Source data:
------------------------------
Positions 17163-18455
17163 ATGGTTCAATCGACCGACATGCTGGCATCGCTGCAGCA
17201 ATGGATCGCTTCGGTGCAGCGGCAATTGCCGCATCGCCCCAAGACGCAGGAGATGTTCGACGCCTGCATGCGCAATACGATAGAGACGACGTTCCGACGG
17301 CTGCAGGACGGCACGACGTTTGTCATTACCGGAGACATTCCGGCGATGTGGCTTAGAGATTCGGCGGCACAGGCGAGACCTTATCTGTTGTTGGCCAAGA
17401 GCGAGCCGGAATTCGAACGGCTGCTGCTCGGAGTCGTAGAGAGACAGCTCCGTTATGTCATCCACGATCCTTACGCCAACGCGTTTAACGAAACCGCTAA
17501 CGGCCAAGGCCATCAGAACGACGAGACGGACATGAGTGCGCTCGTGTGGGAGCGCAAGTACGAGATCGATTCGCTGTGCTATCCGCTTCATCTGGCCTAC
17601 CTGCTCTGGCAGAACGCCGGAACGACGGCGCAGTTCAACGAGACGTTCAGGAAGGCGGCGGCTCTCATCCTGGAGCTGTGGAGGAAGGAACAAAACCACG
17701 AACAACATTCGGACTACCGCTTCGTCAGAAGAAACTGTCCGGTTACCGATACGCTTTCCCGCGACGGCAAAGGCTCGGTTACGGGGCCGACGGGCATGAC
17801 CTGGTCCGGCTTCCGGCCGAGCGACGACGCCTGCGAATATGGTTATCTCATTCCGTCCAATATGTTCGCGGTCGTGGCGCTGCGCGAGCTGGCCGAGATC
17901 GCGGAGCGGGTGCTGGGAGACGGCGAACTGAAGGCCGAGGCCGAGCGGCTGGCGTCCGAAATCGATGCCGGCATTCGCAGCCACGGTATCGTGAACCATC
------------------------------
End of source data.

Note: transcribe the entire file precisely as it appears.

Positions 17163-18455
17163 ATGGTTCAATCGACCGACATGCTGGCATCGCTGCAGCA
17201 ATGGATCGCTTCGGTGCAGCGGCAATTGCCGCATCGCCCCAAGACGCAGGAGATGTTCGACGCCTGCATGCGCAATACGATAGAGACGACGTTCCGACGG
17301 CTGCAGGACGGCACGACGTTTGTCATTACCGGAGACATTCCGGCGATGTGGCTTAGAGATTCGGCGGCACAGGCGAGACCTTATCTGTTGTTGGCCAAGA
17401 GCGAGCCGGAATTCGAACGGCTGCTGCTCGGAGTCGTAGAGAGACAGCTCCGTTATGTCATCCACGATCCTTACGCCAACGCGTTTAACGAAACCGCTAA
17501 CGGCCAAGGCCATCAGAACGACGAGACGGACATGAGTGCGCTCGTGTGGGAGCGCAAGTACGAGATCGATTCGCTGTGCTATCCGCTTCATCTGGCCTAC
17601 CTGCTCTGGCAGAACGCCGGAACGACGGCGCAGTTCAACGAGACGTTCAGGAAGGCGGCGGCTCTCATCCTGGAGCTGTGGAGGAAGGAACAAAACCACG
17701 AACAACATTCGGACTACCGCTTCGTCAGAAGAAACTGTCCGGTTACCGATACGCTTTCCCGCGACGGCAAAGGCTCGGTTACGGGGCCGACGGGCATGAC
17801 CTGGTCCGGCTTCCGGCCGAGCGACGACGCCTGCGAATATGGTTATCTCATTCCGTCCAATATGTTCGCGGTCGTGGCGCTGCGCGAGCTGGCCGAGATC
17901 GCGGAGCGGGTGCTGGGAGACGGCGAACTGAAGGCCGAGGCCGAGCGGCTGGCGTCCGAAATCGATGCCGGCATTCGCAGCCACGGTATCGTGAACCATC